Vincent Bonventre, an expert on the U.S. Supreme Court and a professor at Albany Law School, said the draft Supreme Court opinion that would overturn Roe v. Wade is off-base when it claims that the right to an abortion is not enshrined in the Constitution.
The draft opinion, which was written by Justice Samuel Alito Jr., was leaked to Politico, which published it.
Bonventre explained that the logic used by Alito in the opinion could be used to reverse a vast number of other landmark decisions, going back to Brown vs. Board of Education, which barred racial segregation in schools, along with others expanding gay rights and protecting equality in other ways.
Chief Justice John Roberts, who has ordered an investigation into who leaked the document, said it is authentic but could still change.
On an episode of the Miranda Warnings podcast, from the New York State Bar Association, Bonventre said he doesn’t think Alito could possibly believe that he is making a well-reasoned argument.
Bonventre said, “You know one of the first things I teach my students is I read to them what James Madison said that a lot of you are worried that if we put a Bill of Rights in the Constitution, some people are going to say, ‘Well this right isn’t in there so that people don’t have it.’ For someone as smart as Alito to say that, he knows it is nonsense.”
Bonventre and Liz Benjamin, managing director at Marathon Strategies, had a lively conversation about the legal and political implications of the draft opinion and the leak with podcast host David Miranda, the New York State Bar Association’s general counsel.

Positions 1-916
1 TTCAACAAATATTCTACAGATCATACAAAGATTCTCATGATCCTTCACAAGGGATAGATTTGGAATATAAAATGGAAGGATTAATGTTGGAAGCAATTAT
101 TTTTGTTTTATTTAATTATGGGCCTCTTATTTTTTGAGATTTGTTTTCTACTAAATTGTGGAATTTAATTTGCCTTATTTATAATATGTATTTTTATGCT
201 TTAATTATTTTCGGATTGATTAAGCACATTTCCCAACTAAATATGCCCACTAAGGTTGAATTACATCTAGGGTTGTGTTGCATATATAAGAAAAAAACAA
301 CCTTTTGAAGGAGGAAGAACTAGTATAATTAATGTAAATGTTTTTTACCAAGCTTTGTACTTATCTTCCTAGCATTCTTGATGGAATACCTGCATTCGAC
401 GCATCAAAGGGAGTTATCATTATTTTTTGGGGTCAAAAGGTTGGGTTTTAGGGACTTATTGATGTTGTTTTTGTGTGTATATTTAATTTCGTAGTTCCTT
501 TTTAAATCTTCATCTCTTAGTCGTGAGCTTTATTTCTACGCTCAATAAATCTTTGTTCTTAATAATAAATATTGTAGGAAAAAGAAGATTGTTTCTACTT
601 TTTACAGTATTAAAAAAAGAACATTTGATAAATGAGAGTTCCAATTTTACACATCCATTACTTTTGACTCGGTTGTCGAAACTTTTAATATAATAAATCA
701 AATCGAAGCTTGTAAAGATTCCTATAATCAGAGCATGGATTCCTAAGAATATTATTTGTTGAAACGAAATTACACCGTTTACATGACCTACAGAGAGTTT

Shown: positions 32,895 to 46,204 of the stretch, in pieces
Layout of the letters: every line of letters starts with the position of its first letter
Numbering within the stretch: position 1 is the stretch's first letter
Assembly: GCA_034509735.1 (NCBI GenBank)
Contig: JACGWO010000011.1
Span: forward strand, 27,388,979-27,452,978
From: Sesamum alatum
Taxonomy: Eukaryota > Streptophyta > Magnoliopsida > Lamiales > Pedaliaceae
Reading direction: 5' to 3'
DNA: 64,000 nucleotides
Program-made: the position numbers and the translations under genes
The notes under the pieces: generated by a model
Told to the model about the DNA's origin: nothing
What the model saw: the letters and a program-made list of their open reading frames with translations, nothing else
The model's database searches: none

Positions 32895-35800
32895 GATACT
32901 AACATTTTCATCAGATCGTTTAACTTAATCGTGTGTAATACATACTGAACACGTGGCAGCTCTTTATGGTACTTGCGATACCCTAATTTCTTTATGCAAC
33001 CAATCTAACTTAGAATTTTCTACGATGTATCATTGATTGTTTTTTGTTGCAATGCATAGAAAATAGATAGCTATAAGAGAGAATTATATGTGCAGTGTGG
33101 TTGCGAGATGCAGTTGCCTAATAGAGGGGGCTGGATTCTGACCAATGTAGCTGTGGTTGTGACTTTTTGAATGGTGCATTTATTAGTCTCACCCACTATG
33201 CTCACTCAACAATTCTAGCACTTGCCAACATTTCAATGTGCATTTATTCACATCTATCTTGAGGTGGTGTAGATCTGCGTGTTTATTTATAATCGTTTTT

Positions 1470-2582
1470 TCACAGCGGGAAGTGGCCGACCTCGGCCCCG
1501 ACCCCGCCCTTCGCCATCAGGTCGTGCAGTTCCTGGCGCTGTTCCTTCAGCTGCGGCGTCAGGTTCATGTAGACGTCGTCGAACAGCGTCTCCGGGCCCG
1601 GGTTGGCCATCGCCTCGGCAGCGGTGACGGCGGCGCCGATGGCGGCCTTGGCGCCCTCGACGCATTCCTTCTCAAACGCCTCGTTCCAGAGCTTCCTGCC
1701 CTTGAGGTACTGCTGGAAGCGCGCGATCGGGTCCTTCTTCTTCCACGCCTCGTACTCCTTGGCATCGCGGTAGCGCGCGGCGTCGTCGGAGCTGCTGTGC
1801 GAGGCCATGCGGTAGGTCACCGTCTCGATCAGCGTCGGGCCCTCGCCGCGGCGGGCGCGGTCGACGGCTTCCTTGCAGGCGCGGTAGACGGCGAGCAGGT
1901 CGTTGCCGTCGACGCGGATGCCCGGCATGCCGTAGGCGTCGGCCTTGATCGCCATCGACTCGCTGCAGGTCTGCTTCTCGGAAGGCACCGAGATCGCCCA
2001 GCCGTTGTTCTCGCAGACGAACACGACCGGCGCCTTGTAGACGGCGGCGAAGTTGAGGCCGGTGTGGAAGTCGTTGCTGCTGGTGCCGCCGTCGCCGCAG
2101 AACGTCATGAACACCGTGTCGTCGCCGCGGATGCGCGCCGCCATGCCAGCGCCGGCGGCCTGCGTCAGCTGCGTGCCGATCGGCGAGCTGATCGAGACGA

Bonventre pointed out that Alito writes that: ‘There are rights this court recognizes but they’re part of the tradition of this country.’
“Like what?” Bonventre asked sarcastically. “Like racial segregation, like treating women as second-class citizens, like forbidding interracial marriage, like forbidding contraceptives, or any kind of sex other than for the purpose of procreation?”
Benjamin said the biggest concern is that additional rights could be undone should Alito’s draft remain intact. She felt that the opinion was written along ideological lines and has further undermined the perception of the Supreme Court as an apolitical body.
Miranda called the Alito opinion a “political power play” which would be detrimental to the reputation of the Supreme Court, where the conservative Republican majority is out of step with most Americans.
“The implications for the future of the court and the court’s decisions being seen as a serious entity has really taken a blow,” said Benjamin. “Anybody who thought it was not a political entity was living under a rock, but the veracity of and the gravitas of its proceedings and its decisions, I think, certainly have been called into question.”
Bonventre said that he would not be surprised if the tenor of the draft, in this case, Dobbs v. Jackson Women’s Health Organization, is changed, and perhaps the scope of it is reduced so that it does not undermine other rights.
Benjamin, however, said she felt that the leak had put the justices “between a rock and a hard place” and that switching their positions or tweaking the draft significantly could earn them the rebuke of the conservative establishment.
Both agreed that the politicization of the court has taken place over the last few decades. Bonventre lamented the quality of candidates put forth by both parties.
“The current court is so partisan. It is not a matter of ideology, it is not a matter of judicial philosophy, it is partisan. Look at the way they vote, they vote like Republican politicians,” Bonventre said.
Benjamin said that despite the bleak prospects facing the court, she still hopes for change.
“I have a sliver of hope that someone like Roberts will get on—someone who got on and did things people were surprised about and said ‘Oh man, the man is an independent thinker,’” Benjamin said. “You can see that Roberts feels it’s important that the court does not in fact go down the rabbit hole of becoming a MAGA court or the conservative court. But we will see what happens, hope springs eternal that once you get on, you will start thinking for yourself.”